Sell stake in mine, BHP urged Olga Galacho , Herald Sun June 09, 2012, BHP Billiton should cheer up its shareholders by undertaking a radical sale of 20 per cent of its copper-uranium Olympic Dam mine to a venture partner, broking
house Deutsche Bank suggested yesterday. Analyst Paul Young estimated such a deal could fetch about $6 billion, which the miner could use to fund the first part of its expansion plan for the South Australian mine and boost returns to shareholders.
But his counterpart at UBS, Glyn Lawcock slammed the idea, saying shareholders would be highly disappointed if BHP sold part of a tier-one asset….. BHP chief executive Marius Kloppers this week continued to stoke speculation that the miner might put the giant mine expansion on ice indefinitely..… Deutsche Bank believes investors are reflecting their disillusionment with the value of these long-term projects in the share market.
The New York attorney general’s office said the ruling means the NRC cannot license or relicense any nuclear power plant until it examines those risks. That process could take a couple of years, Geoff Fettus, an attorney who argued in court on behalf of the Natural Resources Defense Council, told msnbc.com.
“The need for a new strategy is urgent,” the panel wrote in its report, “not just to address these damages and costs but because this generation has a fundamental, ethical obligation to avoid burdening future generations with the entire task of finding a safe, permanent solution for managing hazardous nuclear materials they had no part in creating.”
Nuclear headache: What to do with 65,000 tons of spent fuel, By Miguel Llanos, msnbc.com http://usnews.msnbc.msn.com/_news/2012/06/08/12127578-nuclear-headache-what-to-do-with-65000-tons-of-spent-fuel?lite In a blow to the nuclear energy industry, a federal appeals court on Friday threw out a rule allowing plants to store spent nuclear fuel onsite for decades after they’ve closed, and ordered regulators to study the risks involved with that storage – 65,000 tons now spread across the country, and growing at 2,000 tons a year.
The Nuclear Regulatory Commission “apparently has no long-term plan other than hoping for a geologic repository,” the unanimous ruling stated . “If the government continues to fail in its quest to establish one, then SNF (spent nuclear fuel) will seemingly be stored on site at nuclear plants on a permanent basis. The Commission can and must assess the potential environmental effects of such a failure.” Nuclear plants have been storing spent fuel onsite for decades and the NRC recently said, barring a repository, they may continue to do so even after they shut down. Read more »
Call for moratorium on industrial development at Point Lowly, to save Giant Cuttlefish from extinction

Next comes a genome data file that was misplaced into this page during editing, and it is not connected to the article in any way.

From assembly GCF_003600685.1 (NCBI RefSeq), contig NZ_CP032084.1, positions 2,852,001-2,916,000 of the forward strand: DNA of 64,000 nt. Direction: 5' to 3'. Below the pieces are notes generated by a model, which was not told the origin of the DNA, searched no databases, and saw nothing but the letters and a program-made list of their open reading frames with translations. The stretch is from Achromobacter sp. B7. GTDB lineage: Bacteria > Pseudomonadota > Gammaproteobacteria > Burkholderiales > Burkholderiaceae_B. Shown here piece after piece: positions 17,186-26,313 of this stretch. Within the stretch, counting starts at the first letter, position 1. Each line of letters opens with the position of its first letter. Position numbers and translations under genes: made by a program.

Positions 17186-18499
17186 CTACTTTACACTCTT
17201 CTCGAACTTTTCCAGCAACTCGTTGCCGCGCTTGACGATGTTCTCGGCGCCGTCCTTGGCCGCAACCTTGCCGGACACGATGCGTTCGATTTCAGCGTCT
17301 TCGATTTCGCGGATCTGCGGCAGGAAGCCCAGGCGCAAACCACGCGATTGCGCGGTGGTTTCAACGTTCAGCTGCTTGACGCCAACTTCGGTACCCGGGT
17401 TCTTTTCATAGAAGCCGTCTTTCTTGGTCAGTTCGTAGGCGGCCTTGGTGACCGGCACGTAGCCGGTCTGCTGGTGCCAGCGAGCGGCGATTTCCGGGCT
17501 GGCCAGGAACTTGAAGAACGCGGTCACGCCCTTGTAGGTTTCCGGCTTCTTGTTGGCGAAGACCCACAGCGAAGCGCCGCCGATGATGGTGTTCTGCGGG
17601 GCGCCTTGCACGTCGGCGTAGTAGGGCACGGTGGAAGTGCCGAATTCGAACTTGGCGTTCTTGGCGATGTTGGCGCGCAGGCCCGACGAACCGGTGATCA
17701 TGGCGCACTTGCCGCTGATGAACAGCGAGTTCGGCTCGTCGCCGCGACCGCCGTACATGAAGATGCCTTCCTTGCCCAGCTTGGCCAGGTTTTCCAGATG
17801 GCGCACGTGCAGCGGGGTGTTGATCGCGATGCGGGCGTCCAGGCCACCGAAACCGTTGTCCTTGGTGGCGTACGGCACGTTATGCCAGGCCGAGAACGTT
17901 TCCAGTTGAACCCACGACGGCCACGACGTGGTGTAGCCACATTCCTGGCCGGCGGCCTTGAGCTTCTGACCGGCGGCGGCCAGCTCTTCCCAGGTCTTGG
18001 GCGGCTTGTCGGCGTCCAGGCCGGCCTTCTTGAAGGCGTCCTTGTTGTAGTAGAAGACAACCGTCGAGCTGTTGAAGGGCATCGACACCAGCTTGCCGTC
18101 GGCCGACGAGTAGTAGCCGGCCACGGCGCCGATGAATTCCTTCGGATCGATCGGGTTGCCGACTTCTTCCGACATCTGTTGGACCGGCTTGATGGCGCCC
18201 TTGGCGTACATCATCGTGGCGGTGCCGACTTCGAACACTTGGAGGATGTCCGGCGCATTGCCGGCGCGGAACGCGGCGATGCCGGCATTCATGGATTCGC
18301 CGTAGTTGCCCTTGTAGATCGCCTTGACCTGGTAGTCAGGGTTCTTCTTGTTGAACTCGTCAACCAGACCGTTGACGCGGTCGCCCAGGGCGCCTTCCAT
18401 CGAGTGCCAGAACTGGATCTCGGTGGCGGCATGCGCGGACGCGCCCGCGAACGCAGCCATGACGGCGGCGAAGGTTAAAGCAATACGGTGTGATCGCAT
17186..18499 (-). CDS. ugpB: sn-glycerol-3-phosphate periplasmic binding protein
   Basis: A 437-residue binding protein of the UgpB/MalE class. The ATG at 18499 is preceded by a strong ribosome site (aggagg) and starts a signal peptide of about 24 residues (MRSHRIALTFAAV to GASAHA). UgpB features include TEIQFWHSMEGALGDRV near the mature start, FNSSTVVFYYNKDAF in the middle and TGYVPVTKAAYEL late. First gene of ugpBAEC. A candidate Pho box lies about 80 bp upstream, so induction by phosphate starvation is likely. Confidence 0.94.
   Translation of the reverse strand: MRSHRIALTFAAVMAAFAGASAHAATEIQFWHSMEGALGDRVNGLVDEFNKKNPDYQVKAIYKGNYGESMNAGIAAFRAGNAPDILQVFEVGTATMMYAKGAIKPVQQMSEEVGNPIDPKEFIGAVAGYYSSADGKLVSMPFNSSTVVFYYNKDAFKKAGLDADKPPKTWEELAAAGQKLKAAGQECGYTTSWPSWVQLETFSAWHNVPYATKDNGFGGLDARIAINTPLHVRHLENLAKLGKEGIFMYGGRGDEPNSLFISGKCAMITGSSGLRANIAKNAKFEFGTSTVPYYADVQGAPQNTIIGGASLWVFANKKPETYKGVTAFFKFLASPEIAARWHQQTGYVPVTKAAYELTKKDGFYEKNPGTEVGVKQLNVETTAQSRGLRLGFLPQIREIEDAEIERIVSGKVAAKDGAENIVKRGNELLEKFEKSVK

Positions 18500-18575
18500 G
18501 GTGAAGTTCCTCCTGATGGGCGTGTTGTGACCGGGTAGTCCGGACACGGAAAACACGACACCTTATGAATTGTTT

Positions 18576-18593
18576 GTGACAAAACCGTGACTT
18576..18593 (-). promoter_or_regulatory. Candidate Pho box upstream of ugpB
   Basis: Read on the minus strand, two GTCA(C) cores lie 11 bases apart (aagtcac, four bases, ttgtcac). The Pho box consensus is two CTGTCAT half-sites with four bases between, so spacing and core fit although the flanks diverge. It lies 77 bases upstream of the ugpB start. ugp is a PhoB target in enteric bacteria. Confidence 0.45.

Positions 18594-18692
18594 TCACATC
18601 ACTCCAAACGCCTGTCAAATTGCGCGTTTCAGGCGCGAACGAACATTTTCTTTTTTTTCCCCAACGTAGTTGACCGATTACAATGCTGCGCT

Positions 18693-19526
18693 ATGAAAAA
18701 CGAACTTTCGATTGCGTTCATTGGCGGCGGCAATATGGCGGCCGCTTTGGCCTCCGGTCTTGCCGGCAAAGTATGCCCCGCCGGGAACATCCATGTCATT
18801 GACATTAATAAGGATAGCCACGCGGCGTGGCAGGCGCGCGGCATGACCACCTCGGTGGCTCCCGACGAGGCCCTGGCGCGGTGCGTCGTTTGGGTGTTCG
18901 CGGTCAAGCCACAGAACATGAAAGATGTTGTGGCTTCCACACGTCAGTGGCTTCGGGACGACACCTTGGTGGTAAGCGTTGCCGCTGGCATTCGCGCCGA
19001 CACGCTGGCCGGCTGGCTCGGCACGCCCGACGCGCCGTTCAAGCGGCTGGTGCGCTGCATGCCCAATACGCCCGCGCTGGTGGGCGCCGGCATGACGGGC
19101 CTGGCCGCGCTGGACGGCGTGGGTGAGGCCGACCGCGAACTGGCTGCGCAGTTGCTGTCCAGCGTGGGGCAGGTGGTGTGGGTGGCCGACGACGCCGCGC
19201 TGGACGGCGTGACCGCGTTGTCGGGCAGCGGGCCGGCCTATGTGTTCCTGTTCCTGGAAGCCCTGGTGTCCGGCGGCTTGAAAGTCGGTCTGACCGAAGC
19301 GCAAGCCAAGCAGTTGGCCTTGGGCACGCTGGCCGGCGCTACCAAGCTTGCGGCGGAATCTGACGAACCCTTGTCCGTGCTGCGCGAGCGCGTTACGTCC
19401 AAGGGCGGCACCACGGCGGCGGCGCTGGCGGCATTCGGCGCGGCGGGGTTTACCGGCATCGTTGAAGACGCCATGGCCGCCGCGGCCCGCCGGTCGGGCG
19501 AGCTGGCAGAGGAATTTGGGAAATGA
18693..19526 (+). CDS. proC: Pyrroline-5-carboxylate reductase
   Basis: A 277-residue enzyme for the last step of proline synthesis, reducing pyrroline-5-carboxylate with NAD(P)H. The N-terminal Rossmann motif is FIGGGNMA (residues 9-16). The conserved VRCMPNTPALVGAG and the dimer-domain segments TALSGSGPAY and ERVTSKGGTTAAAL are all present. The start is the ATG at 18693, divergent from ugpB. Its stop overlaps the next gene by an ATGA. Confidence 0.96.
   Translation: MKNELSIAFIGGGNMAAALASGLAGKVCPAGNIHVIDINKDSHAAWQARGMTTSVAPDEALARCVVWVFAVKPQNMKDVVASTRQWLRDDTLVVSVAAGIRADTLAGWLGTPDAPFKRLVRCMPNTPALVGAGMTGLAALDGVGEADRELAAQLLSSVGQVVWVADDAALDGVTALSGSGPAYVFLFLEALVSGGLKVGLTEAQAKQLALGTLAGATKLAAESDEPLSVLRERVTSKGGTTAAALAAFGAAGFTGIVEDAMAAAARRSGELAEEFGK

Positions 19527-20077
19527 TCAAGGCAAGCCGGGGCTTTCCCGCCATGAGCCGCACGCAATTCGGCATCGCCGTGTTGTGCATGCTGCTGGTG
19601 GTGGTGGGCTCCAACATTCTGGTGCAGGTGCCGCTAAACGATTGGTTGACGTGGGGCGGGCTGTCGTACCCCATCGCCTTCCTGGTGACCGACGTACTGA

CUTTLEFISH numbers at a key breeding ground in Spencer Gulf have plummeted, the Greens say.http://www.adelaidenow.com.au/news/south-australia/cuttle-fish-numbers-plummet-at-point-lowy-say-australian-greens/story-e6frea83-1226389582466 Greens state MP Mark Parnell said local divers at the Point Lowly site
have reported a huge drop in numbers during the current breeding season.
“This annual marine breeding spectacle is of worldwide significance, not to mention how important it is for the local tourism industry,” Mr Parnell said in a statement on Friday. He said the state government must conduct an immediate investigation
to determine the cause of the slump in numbers. ”First step is commissioning some urgent research by marine scientists
to find out exactly what is going on,” he said.
“Next is a moratorium on all industrial development at Point Lowly until the cause of the decline is discovered.” Mr Parnell said the annual breeding of the giant Australian cuttlefish at Point Lowly is the world’s only known mass cuttlefish spawning
event. ”The permanent loss of this annual breeding event would be devastating,” he said.
Australia not alone on carbon pricing: Combet, SMH, Adam Morton, June 9, 2012 CLIMATE Change Minister Greg Combet will today counter claims that Australia is acting alone on carbon pricing with an analysis that finds more than 50 jurisdictions will have emissions trading schemes in 2013.
The schemes cover a combined population of about 850 million, according to the analysis by the Department of Climate Change and Energy Efficiency.
They include 30 countries linked under the European Union carbon scheme, regional systems covering 10 US states, including California, and seven pilot schemes in Chinese provinces and cities. Mr Combet said the schemes would cover an estimated 30 per cent of the global economy, showing Australia was joining “the vast majority of the world’s industrialised economies in adopting a policy that reduces emissions in the most economically responsible way”…..
Several European countries, including Britain and Scandinavian nations, have higher prices than Australia on fossil fuel industries once domestic carbon taxes are factored in. Read more »